Brazil to China: Show us the Money

Brazilian President Lula is in China today hoping to secure new investment commitments. Many observers appear to have mistaken verbal commitments with actual funds, but Brazilian officials don't. In 2005, many cited China's $7 bln investment pledge to Brazil as a sign of the expansion of the PRC's influence and its help to developing countries. Yet Brazil reckons of that $7 bln commitment, just a little more than $141 mln has been delivered.

Moreover, China is more likely to buy raw materials from Brazil and use them to make manufactured goods that compete with Brazilian producers. A little more than 3/4 of Brazil's exports to China are accounted for by soy, iron and petroleum.

Lula would like to return home with a new commitment from China for $10 bln for Petrobras, and $800 mln for the state development banks and the financing of ports and waterways. Yet, there is a fundamental disagreement over what trade is actually taking place. In late April, Brazil's Trade Ministry publicized data that showed China bought $10.7 bln of goods from Brazil. China's figures put the number at $18.8 bln. From its point of view, China could argue that Brazil has not adhered to its commitment either. Most importantly from China's point of view is the fact that Brazil has not formally recognized China as a "market economy". Such a designation is highly coveted by China as it would make anti-dumping sanctions more difficult to stick. Brazil accuses China of dumping a wide array of goods, including, bicycle tires, table fans, audio speakers and eyeglass frames, according to press reports.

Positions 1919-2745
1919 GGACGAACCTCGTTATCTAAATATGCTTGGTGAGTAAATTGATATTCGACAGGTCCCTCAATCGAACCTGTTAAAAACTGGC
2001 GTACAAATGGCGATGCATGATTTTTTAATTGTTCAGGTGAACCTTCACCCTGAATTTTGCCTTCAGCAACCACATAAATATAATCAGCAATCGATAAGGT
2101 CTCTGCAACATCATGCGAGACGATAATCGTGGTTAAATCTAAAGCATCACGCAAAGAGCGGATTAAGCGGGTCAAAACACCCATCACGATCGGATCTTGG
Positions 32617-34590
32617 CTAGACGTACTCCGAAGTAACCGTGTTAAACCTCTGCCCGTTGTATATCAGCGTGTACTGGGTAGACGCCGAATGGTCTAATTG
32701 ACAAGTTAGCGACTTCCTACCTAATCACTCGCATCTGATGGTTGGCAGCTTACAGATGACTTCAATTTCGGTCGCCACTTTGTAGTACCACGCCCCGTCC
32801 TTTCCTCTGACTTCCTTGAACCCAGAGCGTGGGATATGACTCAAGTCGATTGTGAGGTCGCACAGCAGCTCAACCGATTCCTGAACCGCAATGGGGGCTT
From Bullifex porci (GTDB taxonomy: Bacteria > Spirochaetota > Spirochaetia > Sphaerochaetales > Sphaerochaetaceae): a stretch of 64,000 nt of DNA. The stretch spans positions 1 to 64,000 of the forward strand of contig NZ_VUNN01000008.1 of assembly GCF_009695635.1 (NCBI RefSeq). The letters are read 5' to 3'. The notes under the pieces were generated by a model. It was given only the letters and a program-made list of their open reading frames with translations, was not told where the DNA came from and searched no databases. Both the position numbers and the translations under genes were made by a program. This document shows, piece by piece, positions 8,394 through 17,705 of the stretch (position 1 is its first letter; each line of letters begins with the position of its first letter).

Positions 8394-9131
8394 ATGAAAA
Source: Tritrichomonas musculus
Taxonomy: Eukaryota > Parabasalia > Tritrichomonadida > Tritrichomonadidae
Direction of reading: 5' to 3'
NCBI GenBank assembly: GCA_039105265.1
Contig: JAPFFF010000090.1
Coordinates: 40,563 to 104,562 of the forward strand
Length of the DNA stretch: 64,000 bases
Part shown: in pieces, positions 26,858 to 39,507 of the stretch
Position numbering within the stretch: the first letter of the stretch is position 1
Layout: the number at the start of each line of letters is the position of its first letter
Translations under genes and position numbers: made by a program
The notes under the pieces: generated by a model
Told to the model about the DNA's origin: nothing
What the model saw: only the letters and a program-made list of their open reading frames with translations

In the last four months of 2008, Brazil scored large competitive gains against China as the Brazilian real fell nearly 40% against the yuan. Since the end of last year, the real has gained 27% and there appears to be some scope for additional BRL appreciation.

While Lula is unlikely to return from China empty handed, investors need to see past high sounding commitments and wait until they are actualized. The distinction may not have been appreciated before, but Brazil's experience suggest it should be appreciated going forward.
Brazil to China: Show us the Money Brazil to China: Show us the Money Reviewed by magonomics on May 18, 2009 Rating: 5
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